Zona Properties, Inc. | P.O. Box 17937, Rochester, NY, 14617
Email: dick.zona@zonaproperties.com | Phone: (585) 506-9430

Can a Tenant Sue the City (government) for being evicted???

Posted on: March 23rd, 2015 by zonaprop

There was an interesting case in the city of Rochester. A tenant was recently evicted from her apartment because the police were called to the building for domestic disturbance too many times. The crux of the matter is that the City of Rochester has a law on the books (that may be also on other municipalities records) that states that if the a property owner has a building that is deemed a public nuisance the city can place ‘points’ on the property. If a property is assessed too many points in a short period of time the property can be confiscated by the city (in the extreme) or possibly shut down from doing business. The original purpose of the law was so places that harbor drug houses, prostitution and other crimes could be shut down. The most common measure the city uses to establish placing points on a property is by the number of times the police are involved in the property and the seriousness of the calls.
In this case we are led to believe (by newspaper accounts) that the tenant was a long term tenant, a good tenant that always paid her rent on time. She had a boyfriend that abused her. The police were called numerous times and finally informed the landlord that the issue had become a nuisance and they were placing points on the building. The landlord cancelled her lease with a 30 day notice. She moved from the property and subsequently began a lawsuit against the city because (I believe) she was evicted for no reason other than she was a battered woman. Is this fair? Is this legal? Is this the right thing to do morally?

Working Out Payment Plans with tenants

Posted on: March 23rd, 2015 by zonaprop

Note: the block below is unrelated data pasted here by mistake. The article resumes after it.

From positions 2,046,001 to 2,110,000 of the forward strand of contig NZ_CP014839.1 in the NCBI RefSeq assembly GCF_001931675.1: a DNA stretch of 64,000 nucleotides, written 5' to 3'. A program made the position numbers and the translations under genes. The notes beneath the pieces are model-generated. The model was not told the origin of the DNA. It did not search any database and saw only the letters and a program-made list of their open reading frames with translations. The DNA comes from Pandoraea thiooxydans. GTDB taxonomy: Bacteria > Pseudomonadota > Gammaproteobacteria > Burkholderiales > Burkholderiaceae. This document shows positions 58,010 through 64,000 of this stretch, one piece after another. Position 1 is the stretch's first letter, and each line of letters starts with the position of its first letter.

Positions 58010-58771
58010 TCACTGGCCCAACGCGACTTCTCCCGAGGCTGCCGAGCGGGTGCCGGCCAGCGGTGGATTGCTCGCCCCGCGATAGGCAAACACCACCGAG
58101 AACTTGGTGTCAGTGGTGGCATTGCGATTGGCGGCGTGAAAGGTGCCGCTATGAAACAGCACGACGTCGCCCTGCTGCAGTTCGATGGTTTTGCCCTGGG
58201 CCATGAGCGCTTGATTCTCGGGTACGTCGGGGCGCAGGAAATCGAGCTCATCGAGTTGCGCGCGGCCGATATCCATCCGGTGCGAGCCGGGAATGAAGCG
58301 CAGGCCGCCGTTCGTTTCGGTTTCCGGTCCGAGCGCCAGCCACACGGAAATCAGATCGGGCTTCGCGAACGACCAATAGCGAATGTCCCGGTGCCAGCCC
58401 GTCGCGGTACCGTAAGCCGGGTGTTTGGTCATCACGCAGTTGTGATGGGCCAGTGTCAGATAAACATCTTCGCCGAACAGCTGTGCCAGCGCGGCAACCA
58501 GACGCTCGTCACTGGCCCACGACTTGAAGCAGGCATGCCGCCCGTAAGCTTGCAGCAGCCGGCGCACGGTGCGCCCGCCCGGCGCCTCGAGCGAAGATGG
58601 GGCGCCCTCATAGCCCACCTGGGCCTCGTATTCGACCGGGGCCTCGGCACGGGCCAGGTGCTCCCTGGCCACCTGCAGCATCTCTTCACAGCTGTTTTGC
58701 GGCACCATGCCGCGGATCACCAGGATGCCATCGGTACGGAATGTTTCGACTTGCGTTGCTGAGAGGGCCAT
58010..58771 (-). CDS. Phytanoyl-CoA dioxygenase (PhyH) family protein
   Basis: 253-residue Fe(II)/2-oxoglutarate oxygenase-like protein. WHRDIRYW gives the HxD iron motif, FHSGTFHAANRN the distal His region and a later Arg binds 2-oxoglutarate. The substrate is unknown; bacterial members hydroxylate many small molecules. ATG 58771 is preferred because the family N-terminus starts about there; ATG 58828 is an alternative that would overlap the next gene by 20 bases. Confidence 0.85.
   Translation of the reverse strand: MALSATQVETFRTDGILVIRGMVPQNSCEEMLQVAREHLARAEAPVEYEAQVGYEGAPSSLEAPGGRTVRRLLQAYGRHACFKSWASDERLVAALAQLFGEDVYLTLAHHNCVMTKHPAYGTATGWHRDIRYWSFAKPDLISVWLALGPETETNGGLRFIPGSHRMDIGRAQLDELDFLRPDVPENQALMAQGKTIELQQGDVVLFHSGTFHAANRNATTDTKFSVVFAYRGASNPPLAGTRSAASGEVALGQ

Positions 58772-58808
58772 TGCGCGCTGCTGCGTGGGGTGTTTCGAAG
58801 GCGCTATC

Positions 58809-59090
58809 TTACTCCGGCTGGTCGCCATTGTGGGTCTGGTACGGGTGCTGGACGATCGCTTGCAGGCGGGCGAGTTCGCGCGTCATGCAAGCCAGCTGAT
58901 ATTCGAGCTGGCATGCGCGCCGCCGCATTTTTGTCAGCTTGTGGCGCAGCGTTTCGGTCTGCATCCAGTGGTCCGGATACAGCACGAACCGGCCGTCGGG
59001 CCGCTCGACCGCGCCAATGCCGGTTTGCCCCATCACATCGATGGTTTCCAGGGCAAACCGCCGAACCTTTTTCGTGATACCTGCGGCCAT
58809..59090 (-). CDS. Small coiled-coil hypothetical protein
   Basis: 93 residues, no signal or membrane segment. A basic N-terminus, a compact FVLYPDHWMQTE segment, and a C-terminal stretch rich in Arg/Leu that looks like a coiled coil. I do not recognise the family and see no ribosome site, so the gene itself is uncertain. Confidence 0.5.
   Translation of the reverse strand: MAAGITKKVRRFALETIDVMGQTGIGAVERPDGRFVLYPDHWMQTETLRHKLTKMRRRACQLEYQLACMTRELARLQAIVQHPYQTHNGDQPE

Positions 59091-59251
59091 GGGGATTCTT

Different landlords have different views on this subject. Some feel that if a tenant doesn’t pay the rent in full on the first of the month he/she should be evicted by the 2nd. This is a good concept but doesn’t always find itself in reality. First, in most states it is required that a landlord goes through a full court procedure before a tenant can be put out (a 3 day written notice does not suffice by itself). Also if you are dealing with middle-low income tenants (or any tenants) sometimes financial problems arise that make it not possible to have the rent right on the first. It might be wise to take into consideration several factors when making your decision/policy on late payments. First, is this a good tenant that has just had a one-time problem or is this a tenant that has caused problems repeatedly and is likely taking advantage (again)? Is it worth working out these problems with a payment plan or financially would it be better to get the tenant out and start over?

Take into consideration these factors:
Evcition costs: (in my part of the country)
– Eviction filing fee: $45.00
– Service of papers: $30.00 – $60.00
– Attorneys fee: $225 – $350
– Marshal to serve warrant: $50.00 – $100.00

Make-ready costs:
– Clean & paint & repair apartment: $200.00 – $800.00

Loss of original rent: $???????

Advertising for new tenant: $00.00 – $200.00

Loss of rent while apartment is vacant: $???????

If the tenant is generally a good tenant and agrees to a reasonable (in your eyes) payment plan beginning within a week it might be better to work this out as long as the payment plan is kept.